A Tour of Portugal’s Wine Regions
by Michelle Kwan
Portugal, surrounded by its venerable neighbors of wine making, has long been overshadowed by France and Spain when it comes to the ubiquity and prominence of its wines. Even paella and tapas (or petisco as it is known in Portugal) was until recently thought of as primarily a Spanish tradition with a Spanish heritage. But like Portuguese cuisine, Portuguese wines have a distinct character and quality that is worthy of discovery. Moreover, as the Fifty Great Portuguese Wines Tasting held at the New York Public Library recently demonstrated, there is no better complement to Portuguese fare than Portuguese wines. The diversity of flavors in its 250 grape varietals also make them good candidates for pairing with other cuisines; an array of cheeses, tapas and fruits at the tasting paired well with the vinho verdes, whites and reds on offer.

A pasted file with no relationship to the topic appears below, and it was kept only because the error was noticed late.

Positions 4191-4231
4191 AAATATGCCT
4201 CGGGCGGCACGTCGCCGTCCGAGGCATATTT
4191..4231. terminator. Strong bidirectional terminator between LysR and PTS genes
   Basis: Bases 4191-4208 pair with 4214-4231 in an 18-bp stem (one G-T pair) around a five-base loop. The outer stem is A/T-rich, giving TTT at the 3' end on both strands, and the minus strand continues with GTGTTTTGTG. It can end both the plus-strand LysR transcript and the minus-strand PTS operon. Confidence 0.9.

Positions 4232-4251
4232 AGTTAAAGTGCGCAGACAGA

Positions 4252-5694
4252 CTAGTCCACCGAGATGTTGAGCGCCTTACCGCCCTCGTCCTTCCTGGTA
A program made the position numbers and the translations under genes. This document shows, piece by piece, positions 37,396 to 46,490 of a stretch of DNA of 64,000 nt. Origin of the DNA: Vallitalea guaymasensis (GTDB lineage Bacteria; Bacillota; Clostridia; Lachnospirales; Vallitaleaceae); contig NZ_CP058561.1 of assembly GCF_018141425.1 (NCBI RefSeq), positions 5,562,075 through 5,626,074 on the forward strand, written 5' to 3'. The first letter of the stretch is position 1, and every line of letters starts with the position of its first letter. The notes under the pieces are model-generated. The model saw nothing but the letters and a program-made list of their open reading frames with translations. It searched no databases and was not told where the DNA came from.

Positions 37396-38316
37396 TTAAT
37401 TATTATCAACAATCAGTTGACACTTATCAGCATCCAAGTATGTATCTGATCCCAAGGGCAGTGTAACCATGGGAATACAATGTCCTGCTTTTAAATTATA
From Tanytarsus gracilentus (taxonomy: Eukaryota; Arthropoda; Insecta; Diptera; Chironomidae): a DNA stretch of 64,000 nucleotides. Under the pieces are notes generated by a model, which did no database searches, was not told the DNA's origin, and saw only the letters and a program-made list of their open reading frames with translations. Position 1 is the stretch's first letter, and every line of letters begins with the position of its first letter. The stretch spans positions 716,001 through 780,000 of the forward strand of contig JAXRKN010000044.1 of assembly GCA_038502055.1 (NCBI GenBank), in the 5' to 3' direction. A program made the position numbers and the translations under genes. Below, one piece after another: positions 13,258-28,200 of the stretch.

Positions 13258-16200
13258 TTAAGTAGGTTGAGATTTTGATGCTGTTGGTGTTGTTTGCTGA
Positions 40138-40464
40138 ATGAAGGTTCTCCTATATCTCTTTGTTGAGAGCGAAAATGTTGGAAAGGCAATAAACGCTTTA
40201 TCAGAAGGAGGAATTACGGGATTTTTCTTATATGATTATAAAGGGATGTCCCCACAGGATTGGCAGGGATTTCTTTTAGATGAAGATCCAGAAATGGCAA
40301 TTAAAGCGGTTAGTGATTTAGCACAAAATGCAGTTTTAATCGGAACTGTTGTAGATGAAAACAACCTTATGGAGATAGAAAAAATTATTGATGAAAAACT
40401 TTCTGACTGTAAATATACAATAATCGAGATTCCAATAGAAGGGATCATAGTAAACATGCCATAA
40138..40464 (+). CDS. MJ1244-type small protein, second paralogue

Region: Douro, Portugal
Varietals: 56 percent Touriga Nacional, 30 percent Touriga Franca, 7 percent Tinta Barroca & 7 percent Tinta Roriz
Production: 6,000 cases
Alcohol: 13.9 percent
Tasting Notes: Although the dramatic, hilly landscape of Portugal’s Douro Valley is best known for its Port, the region produces just as much table wine as it does fortified wine. In 1999, the Symington family (owners of many Port brands, including Warre’s, Dow’s and Graham’s) partnered with Bordeaux winemaker Bruno Prats (formerly of Château Cos d’Estournel) in order to improve the quality of their table wines. They launched the flagship Chryseia label with the 2000 Continue reading “Prats & Symington 2011 Post Scriptum de Chryseia – Wine of the Week Review” »